Downtown Missoula added businesses in 2020 as master plan sees progress

Downtown businesses managed to hold their ground during the pandemic. Around 21 new businesses opened in the district while 10 closed in 2020. (Martin Kidston/Missoula Current)

Despite the pandemic and its economic toll, downtown Missoula saw twice as many new businesses open than close in 2020, and it saw tens of millions of dollars in new private investment.

It also saw a number of proposals identified in the new Downtown Master Plan begin, including a capital campaign for improvements to Caras Park, a study of downtown alleys, and the makings of a new heritage trail focused on the area’s history.

The first anchor medallion marking the trail was set outside the Missoula Public Library, and others will follow outside the Missoula Art Museum, the Zootown Arts and Community Center, and Caras Park.

“They’re entry points to the heritage trail,” said Linda McCarthy, executive director of the Downtown Missoula Partnership. “That will be a trail people can walk on their own or with a guided tour.”

As she does every year, McCarthy this week offered an update of the Downtown Master Plan implementation process. The plan lays out a 20-year vision for the downtown district, from future housing and businesses opportunities to ways to enhance the area.

A number of goals identified in the plan are now under way, such as the engineering design for the conversion of Front and Main streets to two-way traffic and improvements to Caras Park.

McCarthy said work on the park will begin this fall while the Higgins Avenue bridge remains under construction. Timing the work with the bridge project will save funding later.

“We’ve got a number of projects underway, and we’re doing some fundraising to implement some of those projects,” McCarthy said, saying the green hill in the park will be flattened this fall. “If we pull the funds together, we’ll redevelop the amphitheater seating.”

The plan also calls for the enhancement and use of various downtown alleys. McCarthy said 44 alleys have been inventoried and identified for possible improvements. Other cities have found ways to transform their alleys into public places.

“They a big underutilized public asset,” said McCarthy. “We’ll start working on how we start doing some alley activation projects. We have about four alleys we’ve identified as top alleys. There’s some amazing ideas out there.”

While a number of projects get underway, downtown businesses managed to hold their ground during the pandemic. McCarthy said 21 new businesses opened in the district while 10 closed in 2020.

Only one of those closures was pandemic related, McCarthy said.

“The vacancy rate, with the federal building excluded, is still under 5%,” she said. “Some of our businesses, like food and beverage and retail, are a little more vulnerable. If it weren’t for the CARES Act funding, I think our vacancy rate would be much higher.”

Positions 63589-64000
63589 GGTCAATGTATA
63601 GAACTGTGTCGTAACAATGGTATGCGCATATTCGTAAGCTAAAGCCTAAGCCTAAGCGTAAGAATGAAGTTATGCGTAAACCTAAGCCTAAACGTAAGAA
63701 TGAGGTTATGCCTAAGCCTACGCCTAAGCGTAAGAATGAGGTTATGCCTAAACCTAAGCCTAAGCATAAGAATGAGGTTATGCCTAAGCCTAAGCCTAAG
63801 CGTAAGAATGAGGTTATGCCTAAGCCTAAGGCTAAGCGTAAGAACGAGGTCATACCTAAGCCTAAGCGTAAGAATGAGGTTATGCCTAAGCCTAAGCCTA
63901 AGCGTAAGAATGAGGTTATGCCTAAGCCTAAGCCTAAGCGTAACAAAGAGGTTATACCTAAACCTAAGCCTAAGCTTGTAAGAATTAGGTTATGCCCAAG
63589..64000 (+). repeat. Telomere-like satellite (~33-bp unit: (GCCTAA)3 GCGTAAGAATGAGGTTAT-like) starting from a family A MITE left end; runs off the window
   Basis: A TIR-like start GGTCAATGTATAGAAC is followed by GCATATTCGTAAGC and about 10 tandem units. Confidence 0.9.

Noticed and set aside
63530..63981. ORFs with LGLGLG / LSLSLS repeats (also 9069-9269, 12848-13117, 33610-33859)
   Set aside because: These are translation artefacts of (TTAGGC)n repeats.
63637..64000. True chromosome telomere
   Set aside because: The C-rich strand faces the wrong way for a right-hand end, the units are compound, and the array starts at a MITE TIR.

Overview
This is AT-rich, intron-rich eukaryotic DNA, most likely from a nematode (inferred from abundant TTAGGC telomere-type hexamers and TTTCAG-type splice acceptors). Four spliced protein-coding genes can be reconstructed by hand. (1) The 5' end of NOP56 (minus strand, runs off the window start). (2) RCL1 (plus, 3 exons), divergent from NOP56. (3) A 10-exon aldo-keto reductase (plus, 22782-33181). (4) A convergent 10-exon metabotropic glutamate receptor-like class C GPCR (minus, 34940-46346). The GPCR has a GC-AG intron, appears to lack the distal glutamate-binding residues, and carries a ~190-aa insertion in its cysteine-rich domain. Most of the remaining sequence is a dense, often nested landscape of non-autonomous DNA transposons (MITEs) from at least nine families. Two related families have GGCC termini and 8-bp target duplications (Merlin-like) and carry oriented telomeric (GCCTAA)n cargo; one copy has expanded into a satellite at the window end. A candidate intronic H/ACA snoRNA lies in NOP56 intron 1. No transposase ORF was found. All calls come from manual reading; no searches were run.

The strength of the district continues to attract new investment, including commercial projects. The $21 million AC Hotel opened earlier this year and nearly $9 million in additions to the Wren hotel will be completed in the coming months.

That project will bring four new retail spaces to Pattee Street, including Black Coffee Roasters and a men’s clothing store. And while needs for new and additional lodging in the downtown area have been met, the push for more housing continues.

Over the last 12 years, around 4,500 residential units have been built in the Downtown Master Plan study area, McCarthy said. A number of housing projects are currently under construction while others have been put on hold for the time being.

That includes previous plans for the Riverfront Triangle and the old downtown library site, which is set for future redevelopment. The visioning process for the library block will have to wait.

“There is sentiment that we ought to wait until the pandemic is over before we roll out another visioning process for this block,” McCarthy said. “We would anticipate that would probably happen this fall.”

Downtown advocates, along with city and county government, continue to push for a residential-level cleanup of the downtown rail yard owned by Burlington Northern. The Montana Department of Environmental Quality has recommended an industrial cleanup, though the Downtown Master Plan calls for housing.

Both the city and county have submitted comments to the agency, as have area organizations. Legislators representing the Missoula area also have submitted a bipartisan letter of support urging a residential cleanup.

“Housing is a part of that downtown vision,” said City Council president Bryan von Lossberg. “Housing is one of those critical needs identified in the plan and in the update and we’ll continue to advocate for it.”

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